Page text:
His name is synonymous not only for the team he established but also the league in which it plays. He is an icon in his home city to this day. But how many people know of the brief time that George Halas spent with the New York Yankees.
Enrolling at the University of Illinois in the fall of 1914, Halas became a star in basketball, baseball, and football.
A Yankee scout named Bob Connery wanted to sign him, but Halas declined. He stayed at Illinois until World War I, where he enlisted in the Navy. He came back from the war, and eventually signed with the Yankees for $400 per month.
On April 1, 1919 the Yankees were playing the Brooklyn Dodgers in a spring training game. Halas came up and belted one over the center fielder's head and it rolled to the wall.
Halas rounded second and raced to third, where he hook slid into the hard clay dirt. He was safe, but he appeared to have hurt himself, as he limped off the field after the inning was over.
He missed a week before playing again on April 8, striking out his first three times. He singled his fourth time up, but he was in pain as he ran to first base. Since MRI's weren't around then, no one knew exactly what was wrong with Halas.
Halas would make his Major League debut on May 6 at Shibe Park in Philadelphia, going 1-4 while batting leadoff and playing right field.
Two days later, he repeated his 1-4 effort while leading off and playing right. No one knew that it would be the last hit in the big leagues, as Halas continued to feel discomfort and limping.
Finally in mid-June, Halas asked manager Miller Huggins if he could go to Youngstown, Ohio to see a trainer and chiropractor named John "Bonesetter" Reese; Huggins consented. Reese discovered that Halas had a dislocated hip caused by the slide back in April. It twisted his thighbone out of joint.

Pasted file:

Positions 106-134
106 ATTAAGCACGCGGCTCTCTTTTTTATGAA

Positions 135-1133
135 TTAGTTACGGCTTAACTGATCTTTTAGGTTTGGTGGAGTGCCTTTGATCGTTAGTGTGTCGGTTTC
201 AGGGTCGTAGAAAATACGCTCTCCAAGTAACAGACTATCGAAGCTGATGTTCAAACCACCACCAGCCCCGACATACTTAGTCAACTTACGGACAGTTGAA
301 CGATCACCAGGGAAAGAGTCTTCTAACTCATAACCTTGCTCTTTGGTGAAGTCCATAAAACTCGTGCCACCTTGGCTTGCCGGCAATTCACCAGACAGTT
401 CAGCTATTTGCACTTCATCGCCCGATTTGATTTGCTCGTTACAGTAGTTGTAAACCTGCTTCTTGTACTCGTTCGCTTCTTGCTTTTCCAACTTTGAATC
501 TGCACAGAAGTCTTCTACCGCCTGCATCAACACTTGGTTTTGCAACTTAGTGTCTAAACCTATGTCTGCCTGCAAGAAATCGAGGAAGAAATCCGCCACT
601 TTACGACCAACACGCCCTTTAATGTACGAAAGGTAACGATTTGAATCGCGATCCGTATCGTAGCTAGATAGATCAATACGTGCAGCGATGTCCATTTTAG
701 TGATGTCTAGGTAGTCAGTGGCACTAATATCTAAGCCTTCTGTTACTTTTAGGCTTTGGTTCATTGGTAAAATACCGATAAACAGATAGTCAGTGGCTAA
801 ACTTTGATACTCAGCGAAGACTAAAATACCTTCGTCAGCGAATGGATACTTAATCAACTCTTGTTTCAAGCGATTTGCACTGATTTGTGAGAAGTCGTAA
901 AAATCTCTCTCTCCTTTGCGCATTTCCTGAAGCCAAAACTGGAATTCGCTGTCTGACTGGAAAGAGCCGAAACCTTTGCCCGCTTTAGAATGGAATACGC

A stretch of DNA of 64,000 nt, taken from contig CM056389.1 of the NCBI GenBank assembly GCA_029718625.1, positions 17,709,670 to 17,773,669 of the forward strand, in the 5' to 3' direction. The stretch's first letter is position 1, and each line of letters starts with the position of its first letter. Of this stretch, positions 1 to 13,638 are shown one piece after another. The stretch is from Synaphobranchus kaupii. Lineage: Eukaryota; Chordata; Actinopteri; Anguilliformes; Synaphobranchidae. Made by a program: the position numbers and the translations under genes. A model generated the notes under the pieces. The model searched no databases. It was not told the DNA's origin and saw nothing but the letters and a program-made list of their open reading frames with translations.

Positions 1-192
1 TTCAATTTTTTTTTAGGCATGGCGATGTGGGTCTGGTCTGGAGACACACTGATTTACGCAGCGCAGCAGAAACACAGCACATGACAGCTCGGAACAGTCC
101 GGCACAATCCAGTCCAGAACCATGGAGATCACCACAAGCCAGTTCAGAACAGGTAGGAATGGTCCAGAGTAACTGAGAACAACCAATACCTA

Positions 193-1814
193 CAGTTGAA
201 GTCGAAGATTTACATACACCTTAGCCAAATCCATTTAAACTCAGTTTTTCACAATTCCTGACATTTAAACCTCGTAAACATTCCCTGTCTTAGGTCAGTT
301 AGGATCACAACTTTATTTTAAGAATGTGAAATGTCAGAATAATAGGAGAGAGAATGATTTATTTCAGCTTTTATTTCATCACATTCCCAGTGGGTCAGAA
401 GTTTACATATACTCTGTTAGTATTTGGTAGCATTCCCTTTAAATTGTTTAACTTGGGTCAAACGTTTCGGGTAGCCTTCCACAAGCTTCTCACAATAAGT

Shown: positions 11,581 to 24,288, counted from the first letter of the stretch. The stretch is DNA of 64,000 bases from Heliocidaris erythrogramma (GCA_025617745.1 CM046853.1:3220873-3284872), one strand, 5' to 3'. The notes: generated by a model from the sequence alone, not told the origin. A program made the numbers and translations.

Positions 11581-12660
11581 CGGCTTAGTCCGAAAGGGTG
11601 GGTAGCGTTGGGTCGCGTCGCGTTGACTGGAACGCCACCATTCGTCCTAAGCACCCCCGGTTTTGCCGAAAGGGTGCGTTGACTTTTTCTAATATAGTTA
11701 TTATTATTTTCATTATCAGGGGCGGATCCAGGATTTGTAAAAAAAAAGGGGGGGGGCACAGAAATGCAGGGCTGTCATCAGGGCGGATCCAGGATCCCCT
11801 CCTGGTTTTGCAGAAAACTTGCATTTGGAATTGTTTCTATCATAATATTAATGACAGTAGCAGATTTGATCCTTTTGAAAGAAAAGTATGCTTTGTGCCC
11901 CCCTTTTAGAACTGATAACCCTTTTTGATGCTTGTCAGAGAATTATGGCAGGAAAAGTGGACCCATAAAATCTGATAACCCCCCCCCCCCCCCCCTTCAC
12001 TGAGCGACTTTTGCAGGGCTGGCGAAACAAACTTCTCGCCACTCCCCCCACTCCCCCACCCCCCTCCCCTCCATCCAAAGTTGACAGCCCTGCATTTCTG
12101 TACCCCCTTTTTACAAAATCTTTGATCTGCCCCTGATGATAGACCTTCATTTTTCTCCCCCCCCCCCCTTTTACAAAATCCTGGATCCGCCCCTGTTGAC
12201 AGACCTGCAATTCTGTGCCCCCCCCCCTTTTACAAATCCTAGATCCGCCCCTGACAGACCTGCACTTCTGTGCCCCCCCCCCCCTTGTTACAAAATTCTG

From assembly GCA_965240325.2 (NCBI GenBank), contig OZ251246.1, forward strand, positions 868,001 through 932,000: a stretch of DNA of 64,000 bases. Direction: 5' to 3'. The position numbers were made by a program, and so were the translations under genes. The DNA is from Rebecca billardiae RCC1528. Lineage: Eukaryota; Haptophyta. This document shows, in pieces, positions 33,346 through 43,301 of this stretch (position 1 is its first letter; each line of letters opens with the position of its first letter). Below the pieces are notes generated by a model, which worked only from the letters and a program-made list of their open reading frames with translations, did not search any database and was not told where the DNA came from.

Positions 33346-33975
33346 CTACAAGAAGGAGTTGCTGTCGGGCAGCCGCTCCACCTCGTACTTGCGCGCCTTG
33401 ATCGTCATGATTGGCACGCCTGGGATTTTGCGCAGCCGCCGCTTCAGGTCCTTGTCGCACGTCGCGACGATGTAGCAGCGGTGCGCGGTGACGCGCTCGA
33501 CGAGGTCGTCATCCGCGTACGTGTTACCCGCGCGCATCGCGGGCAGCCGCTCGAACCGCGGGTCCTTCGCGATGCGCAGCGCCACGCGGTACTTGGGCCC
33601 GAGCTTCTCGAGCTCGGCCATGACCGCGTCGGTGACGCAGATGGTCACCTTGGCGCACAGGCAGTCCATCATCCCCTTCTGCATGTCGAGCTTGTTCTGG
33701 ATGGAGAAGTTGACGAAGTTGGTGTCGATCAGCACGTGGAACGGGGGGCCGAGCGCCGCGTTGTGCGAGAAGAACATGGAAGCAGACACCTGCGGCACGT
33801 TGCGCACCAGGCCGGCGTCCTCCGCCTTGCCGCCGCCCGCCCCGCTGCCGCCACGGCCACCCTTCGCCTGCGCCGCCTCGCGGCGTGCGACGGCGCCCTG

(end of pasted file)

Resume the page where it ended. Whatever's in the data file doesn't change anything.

Reese simply felt around and twisted it back into joint. Halas was finally pain free.
When he joined the team in Cleveland, Huggins informed Halas that he was wonderingif he should join the minor league team in St. Paul due to his struggles hitting the curve.
In 39 games with the Saints, Halas hit a respectable .274. Then the day after Christmas, the Yankees made the deal that changed the fortunes of both the franchise and Halas when they acquired Babe Ruth from the Red Sox. The deal wasn't officially announced until eight days later on January 3.
Halas agreed to play for St. Paul in 1920, provided he got the $400 per month he got in 1919. St. Paul manager Mike Kelley agreed, but wanted the Yankees to release Halas to his team. The Yankees refused, as the Saints were not affiliated with them. This meant they could sell to any team they wanted, and the Yankees didn't want that.
The Yankees then tried to lowball Halas by offering him less money. Halas wanted none of that, and he walked away from baseball and the Yankees. Halas then got an offer from a Decatur, Illinois businessman named A.E. Staley, who gave Halas the opportunity to work for him and help form a professional football team. This set the stage for the formation of what would become the National Football League and the birth of the team now known as the Chicago Bears.
In the end, things worked out just fine for Halas, the Yankees, and Babe Ruth. Still, it makes you wonder how sports history would have looked had Halas stayed with the Yankees instead of trying his hand at football.